What you need to know:
- The coastal towns are reeling once more from extrajudicial killings.
- Police use the unjustifiable claim that the murder victims were just another bunch of robbers.
Some of our police officers are just thugs in uniform. They prove it time and again with their illegal shoot-to-kill policy. I have returned to this topic a few times now. Had the practice stopped, I, and many others against extrajudicial killings, would have something complimentary to write about than discuss the problem repeatedly.
According to the Constitution, no police officer has any legal right to take away the life of a Kenyan — whether they suspect them of robbery or terrorism or whatever.
The coastal towns are reeling once more from extrajudicial killings. Reports by civil society groups and the families of those who have allegedly died at the hands of the police there suggest that the victims were picked up from their homes by “police” and remained untraceable for weeks before they were found dead.
Police use the unjustifiable claim that the murder victims were just another bunch of robbers. It is not the role of the police to make that determination; neither is it to mete out the death sentences on the streets. They continue to usurp the role of the prosecutors and judges and, until this vice is put to a stop, many more Kenyans will lose their lives needlessly.
In addition, for all intents and purposes, we are witnessing gender cleansing. Many children are being orphaned, mothers are losing sons and wives widowed because the police believe it is their right to kill any moving male suspect with impunity.
Extrajudicial killings in places like Mombasa have crossed a tolerable line if ever there was one. People now live in fear and the character of the town has remarkably changed. A once-peaceful and -joyful tourist town is now replete with uncertainties as police terrorise unarmed innocent civilians.
It has become quite scary, especially for young men, to socialise outside their homes as has been the culture for centuries. Now they are not even safe in their own homes as police have elected to turn up and drag them out, never to be seen again. Where is the government as such injustice is carried out by our police officers?
The anti-terrorism policy appears to cause terror in communities rather than bring peace. Allowing police to kill with impunity amounts to state-sponsored terrorism. Our government and foreign governments that are sponsoring the war or terror are silent on extrajudicial killings carried out in the guise of anti-terrorism.
The extrajudicial killings occurring in Kenya will not be tolerated in the streets of Britain or the US, two of the largest sponsoring countries of anti-terrorism measures. There will be many questions asked and insistence on any such measures being carried out under strict human rights guidelines. In the West, loss of a life at the hands of the police, whether while fighting ordinary crime or terrorism, is rare. Should it occur, the rule book will be thrown at the police officers involved.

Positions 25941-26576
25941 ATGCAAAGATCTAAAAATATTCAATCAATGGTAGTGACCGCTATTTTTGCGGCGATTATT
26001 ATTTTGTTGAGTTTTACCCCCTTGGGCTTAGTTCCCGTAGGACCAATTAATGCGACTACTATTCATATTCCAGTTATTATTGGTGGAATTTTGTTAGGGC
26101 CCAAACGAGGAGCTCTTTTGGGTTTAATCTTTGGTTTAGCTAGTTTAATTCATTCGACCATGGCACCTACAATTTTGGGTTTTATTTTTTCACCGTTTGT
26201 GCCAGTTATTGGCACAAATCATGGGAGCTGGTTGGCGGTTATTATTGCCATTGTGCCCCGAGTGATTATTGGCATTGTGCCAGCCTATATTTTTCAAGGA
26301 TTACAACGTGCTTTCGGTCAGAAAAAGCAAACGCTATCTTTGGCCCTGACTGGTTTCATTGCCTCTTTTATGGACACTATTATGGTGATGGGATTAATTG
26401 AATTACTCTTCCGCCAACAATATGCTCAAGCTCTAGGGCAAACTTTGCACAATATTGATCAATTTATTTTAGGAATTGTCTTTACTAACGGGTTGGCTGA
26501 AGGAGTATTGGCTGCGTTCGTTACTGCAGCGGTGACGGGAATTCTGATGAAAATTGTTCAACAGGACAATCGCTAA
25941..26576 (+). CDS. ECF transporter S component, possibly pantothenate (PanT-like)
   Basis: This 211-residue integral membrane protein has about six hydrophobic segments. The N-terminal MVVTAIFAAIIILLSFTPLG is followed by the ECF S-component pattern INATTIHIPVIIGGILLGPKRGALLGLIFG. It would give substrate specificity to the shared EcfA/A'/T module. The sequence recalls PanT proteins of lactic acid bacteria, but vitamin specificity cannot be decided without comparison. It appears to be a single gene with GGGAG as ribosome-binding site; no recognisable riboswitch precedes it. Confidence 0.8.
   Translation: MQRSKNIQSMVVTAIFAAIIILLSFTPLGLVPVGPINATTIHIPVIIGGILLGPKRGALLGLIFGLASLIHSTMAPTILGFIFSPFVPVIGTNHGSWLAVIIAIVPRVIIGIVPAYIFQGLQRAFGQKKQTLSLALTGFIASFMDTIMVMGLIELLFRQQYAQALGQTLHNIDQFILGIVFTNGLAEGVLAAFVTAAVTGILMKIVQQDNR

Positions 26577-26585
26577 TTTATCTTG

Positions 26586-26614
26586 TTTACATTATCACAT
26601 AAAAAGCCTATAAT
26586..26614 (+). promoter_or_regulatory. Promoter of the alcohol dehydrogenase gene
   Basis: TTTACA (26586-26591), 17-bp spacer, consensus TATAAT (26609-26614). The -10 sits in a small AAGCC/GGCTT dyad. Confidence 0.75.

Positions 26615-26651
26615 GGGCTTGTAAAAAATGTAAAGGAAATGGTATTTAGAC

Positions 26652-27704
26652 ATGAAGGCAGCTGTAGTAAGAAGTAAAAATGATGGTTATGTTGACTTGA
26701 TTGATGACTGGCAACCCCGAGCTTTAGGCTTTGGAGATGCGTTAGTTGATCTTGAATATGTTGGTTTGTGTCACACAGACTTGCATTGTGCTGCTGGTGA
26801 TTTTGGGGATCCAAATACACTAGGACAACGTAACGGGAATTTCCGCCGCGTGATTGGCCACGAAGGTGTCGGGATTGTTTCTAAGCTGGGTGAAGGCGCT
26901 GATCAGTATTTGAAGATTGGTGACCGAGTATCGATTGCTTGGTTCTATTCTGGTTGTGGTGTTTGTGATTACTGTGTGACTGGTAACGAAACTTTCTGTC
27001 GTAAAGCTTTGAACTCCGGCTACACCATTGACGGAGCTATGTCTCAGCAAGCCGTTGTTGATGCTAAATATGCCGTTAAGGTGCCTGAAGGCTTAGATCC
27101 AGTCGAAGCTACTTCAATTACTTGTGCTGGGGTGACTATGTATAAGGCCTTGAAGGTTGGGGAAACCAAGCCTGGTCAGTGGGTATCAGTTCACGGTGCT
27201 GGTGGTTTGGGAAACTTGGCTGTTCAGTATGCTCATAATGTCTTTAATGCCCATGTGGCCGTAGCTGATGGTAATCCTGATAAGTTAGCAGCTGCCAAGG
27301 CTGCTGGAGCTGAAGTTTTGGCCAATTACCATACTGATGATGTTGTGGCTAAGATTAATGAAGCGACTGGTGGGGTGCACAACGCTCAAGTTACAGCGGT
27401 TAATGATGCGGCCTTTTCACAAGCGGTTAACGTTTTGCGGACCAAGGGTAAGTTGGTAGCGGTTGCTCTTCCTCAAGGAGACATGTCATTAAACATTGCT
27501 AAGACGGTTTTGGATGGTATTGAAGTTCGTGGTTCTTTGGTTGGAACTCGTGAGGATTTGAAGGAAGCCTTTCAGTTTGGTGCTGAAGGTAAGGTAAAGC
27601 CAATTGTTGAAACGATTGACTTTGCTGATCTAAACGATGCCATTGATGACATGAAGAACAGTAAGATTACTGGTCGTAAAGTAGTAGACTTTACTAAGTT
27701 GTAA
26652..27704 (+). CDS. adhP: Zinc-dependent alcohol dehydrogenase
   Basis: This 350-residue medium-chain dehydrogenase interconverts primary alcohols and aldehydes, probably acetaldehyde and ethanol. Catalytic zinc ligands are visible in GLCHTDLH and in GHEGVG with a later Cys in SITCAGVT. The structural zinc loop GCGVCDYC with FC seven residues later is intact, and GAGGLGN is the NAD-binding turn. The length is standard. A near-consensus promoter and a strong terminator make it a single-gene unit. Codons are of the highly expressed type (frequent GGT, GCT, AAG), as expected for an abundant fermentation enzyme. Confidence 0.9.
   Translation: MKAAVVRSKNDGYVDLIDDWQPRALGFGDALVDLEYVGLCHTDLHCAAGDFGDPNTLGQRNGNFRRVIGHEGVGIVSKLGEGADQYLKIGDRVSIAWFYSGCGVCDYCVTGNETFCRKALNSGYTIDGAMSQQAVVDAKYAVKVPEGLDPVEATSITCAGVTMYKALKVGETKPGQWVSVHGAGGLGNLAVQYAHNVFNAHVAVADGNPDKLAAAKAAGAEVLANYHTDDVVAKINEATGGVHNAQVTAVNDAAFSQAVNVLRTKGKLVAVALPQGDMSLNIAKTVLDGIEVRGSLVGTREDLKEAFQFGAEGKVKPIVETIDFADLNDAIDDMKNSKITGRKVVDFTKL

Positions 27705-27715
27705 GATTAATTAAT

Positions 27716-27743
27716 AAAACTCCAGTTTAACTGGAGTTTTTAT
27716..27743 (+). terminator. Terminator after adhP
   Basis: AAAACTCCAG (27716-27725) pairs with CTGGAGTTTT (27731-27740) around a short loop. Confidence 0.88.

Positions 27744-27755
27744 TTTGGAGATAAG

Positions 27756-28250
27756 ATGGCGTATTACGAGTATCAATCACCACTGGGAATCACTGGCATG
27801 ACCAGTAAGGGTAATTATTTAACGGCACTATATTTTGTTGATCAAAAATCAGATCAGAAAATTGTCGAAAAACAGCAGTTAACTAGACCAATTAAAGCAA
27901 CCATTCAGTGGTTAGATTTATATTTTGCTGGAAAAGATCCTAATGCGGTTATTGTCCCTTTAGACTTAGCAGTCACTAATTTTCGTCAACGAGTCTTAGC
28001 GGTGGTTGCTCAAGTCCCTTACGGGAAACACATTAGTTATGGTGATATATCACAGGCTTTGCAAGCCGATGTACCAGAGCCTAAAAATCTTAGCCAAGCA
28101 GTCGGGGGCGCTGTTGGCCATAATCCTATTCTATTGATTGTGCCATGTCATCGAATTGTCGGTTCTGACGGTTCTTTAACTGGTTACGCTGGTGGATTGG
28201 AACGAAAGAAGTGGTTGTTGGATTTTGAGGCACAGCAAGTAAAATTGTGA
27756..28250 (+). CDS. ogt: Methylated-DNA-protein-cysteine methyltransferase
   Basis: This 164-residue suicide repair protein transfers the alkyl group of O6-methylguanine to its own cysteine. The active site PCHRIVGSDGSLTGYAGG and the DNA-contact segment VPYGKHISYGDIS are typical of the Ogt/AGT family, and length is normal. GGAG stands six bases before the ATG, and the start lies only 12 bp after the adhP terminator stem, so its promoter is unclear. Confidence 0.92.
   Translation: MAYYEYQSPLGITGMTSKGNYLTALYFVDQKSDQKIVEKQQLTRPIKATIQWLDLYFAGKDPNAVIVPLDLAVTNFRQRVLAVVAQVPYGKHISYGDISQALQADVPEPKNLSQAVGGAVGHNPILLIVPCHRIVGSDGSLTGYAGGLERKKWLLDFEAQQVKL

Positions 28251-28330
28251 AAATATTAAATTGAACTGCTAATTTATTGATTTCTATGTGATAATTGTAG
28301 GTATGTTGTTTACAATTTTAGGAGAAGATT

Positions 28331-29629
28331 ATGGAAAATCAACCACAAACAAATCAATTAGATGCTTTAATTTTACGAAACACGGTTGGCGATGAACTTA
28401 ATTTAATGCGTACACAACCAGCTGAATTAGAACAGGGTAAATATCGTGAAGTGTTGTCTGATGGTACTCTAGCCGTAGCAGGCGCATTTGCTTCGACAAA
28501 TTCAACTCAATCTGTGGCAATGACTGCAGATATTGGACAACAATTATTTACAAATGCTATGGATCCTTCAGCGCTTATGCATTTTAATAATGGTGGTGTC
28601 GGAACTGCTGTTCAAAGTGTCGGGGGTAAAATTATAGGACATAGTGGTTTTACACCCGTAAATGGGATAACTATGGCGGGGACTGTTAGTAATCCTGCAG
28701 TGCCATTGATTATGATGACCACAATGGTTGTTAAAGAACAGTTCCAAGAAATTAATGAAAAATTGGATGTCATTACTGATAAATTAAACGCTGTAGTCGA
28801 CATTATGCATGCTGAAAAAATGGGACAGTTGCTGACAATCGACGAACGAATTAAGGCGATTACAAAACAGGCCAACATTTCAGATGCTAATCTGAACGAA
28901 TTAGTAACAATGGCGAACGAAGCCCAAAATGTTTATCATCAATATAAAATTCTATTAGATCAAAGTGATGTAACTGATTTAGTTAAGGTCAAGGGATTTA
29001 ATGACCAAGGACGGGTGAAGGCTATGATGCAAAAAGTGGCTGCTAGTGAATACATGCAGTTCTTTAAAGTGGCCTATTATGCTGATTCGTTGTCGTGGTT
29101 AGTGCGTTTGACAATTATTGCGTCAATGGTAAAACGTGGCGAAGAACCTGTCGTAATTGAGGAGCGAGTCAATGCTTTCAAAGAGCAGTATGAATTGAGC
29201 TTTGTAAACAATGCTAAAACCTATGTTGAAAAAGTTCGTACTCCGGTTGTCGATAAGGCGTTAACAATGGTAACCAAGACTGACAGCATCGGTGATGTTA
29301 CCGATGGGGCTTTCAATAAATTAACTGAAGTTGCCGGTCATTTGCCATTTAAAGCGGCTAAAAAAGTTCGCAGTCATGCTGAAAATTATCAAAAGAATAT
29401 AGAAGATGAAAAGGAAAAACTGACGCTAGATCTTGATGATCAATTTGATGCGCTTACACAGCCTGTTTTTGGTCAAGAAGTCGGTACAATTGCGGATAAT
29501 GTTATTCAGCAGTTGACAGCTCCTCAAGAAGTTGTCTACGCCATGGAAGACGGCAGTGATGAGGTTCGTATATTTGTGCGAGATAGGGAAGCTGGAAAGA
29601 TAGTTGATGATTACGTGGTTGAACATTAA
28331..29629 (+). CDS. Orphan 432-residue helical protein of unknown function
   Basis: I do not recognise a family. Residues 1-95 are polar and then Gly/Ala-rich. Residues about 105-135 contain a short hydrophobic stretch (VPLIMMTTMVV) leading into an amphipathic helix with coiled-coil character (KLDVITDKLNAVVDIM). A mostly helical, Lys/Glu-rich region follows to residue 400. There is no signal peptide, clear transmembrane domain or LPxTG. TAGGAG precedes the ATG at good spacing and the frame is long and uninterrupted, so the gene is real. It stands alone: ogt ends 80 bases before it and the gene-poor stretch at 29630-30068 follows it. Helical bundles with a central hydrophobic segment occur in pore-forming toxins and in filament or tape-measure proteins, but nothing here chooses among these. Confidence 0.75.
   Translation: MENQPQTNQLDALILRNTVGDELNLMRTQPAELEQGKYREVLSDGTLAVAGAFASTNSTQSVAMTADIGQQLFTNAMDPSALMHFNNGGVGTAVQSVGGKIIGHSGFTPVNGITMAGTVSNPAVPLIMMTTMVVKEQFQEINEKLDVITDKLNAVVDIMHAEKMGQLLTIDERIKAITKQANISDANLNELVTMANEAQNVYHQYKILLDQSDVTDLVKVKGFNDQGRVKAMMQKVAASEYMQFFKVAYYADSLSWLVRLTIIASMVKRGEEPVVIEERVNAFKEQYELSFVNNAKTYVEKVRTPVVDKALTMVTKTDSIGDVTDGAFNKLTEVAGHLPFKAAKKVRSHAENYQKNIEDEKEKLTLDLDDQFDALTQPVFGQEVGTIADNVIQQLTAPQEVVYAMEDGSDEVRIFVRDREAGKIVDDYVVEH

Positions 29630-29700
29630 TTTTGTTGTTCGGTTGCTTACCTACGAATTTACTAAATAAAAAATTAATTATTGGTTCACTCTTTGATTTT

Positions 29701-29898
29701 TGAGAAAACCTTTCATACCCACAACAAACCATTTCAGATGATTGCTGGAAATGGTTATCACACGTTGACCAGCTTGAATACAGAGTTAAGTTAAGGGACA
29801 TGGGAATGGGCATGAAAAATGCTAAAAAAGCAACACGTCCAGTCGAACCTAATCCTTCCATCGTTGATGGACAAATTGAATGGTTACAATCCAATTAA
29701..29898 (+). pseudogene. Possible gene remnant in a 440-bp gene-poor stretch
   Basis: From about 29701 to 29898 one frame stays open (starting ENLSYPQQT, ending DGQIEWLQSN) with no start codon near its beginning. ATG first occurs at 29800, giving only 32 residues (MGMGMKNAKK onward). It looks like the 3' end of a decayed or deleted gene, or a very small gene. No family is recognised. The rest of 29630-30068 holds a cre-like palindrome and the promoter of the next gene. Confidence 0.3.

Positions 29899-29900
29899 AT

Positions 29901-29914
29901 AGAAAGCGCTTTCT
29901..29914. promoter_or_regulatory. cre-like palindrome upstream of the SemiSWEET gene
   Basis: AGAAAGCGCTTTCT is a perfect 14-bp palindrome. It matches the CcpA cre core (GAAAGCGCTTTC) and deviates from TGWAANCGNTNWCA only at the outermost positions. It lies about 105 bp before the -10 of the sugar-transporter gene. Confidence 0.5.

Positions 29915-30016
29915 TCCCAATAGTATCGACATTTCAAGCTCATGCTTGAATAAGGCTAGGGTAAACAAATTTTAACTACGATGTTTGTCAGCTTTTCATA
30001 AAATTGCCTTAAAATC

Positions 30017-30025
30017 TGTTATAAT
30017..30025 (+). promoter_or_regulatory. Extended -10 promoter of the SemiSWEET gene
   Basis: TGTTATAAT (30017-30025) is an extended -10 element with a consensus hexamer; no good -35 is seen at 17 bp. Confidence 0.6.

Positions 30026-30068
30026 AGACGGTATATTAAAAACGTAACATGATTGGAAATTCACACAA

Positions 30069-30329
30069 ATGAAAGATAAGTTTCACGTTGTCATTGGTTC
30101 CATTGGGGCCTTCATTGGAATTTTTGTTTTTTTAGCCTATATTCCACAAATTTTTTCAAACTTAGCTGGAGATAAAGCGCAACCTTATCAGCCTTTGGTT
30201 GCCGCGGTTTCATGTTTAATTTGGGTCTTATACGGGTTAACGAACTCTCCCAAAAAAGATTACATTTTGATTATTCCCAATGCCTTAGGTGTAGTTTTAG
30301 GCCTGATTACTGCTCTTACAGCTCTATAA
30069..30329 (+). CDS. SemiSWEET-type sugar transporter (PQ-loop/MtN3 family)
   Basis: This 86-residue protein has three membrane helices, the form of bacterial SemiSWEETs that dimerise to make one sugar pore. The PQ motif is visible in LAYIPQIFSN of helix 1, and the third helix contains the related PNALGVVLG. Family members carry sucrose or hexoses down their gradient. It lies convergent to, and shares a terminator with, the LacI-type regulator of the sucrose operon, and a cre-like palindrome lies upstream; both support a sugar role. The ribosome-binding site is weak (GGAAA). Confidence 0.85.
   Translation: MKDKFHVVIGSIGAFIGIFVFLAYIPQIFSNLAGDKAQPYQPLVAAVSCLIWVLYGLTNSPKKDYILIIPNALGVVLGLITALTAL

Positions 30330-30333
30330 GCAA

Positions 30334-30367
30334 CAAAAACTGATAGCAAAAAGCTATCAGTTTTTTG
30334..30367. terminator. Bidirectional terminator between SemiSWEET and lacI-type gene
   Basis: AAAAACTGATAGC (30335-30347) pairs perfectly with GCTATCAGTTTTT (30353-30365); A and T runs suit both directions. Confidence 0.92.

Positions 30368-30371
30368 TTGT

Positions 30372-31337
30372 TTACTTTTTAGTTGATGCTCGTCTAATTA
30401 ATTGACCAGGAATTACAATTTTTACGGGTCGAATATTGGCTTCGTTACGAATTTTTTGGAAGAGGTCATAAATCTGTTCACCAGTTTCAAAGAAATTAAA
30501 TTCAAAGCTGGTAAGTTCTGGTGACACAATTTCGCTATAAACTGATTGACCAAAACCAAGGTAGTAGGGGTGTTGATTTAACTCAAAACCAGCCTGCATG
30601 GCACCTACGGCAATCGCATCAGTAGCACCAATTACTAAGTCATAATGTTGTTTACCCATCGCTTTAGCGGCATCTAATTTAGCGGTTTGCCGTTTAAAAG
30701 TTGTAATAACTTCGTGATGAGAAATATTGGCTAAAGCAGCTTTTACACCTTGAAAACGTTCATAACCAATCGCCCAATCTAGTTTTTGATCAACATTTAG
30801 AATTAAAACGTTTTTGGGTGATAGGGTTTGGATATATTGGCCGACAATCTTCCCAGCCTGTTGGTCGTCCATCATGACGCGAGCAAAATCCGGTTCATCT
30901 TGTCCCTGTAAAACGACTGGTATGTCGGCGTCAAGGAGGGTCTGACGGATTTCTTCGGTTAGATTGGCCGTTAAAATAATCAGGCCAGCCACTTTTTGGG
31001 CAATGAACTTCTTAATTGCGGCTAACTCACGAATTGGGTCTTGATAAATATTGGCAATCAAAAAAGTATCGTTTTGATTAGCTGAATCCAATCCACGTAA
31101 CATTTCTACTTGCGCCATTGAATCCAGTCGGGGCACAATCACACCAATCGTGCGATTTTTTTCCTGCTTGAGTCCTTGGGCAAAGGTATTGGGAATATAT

Why the silence by the international community and acceptance of wanton abuse of human rights in Kenya as police go on the rampage in the name of fighting terrorists or robbers? Western donors need to hold Kenyan police with the same standards they do theirs on human rights. Their silence means they value Kenyan lives less despite their arms and funding contributing to the problem rather than creating peace and security in Kenya.
No doubt, terrorism is one of the biggest challenges the world faces. But that does not mean countries suspend their human rights ethos as they fight it. Doing so leads to the miscarriage of justice that we keep witnessing in parts of the country as anyone profiled as a terrorist becomes a murder target for the police without due process of the law being followed.
Police dragging an unarmed man out of his house and shooting him to death only on suspicion of terrorism or robbery is the highest form of impunity. Such acts turn societies against each other and the citizens against law enforcement agencies.
Being nervous of the police or, indeed, the government, does not give the two bravado points but suggests further breakdown of law and order is in the offing as the citizens are bound to fight back. Police are pushing Kenyans’ back to the wall and that is a recipe for disaster.
Summonses are crucial in fighting crime. It is a tool that has been used effectively to get politicians to appear before the court or a disciplinary body to answer to misdemeanours. Why are they not being applied across the population? The government pretty much knows our whereabouts now more than ever before as technology has made it easier to collate data on citizens.
The ID, and now Huduma Namba, give perfect profiles of those whom police are interested in. Police can use the intelligence they have to arraign suspects in court rather than exterminate them.
Police should stop believing that crime — including terrorism — in poorer communities can only be resolved through use of brute force and live ammunition. Winning the hearts and minds of residents and the use of summonses are more effective crime control models than brutality.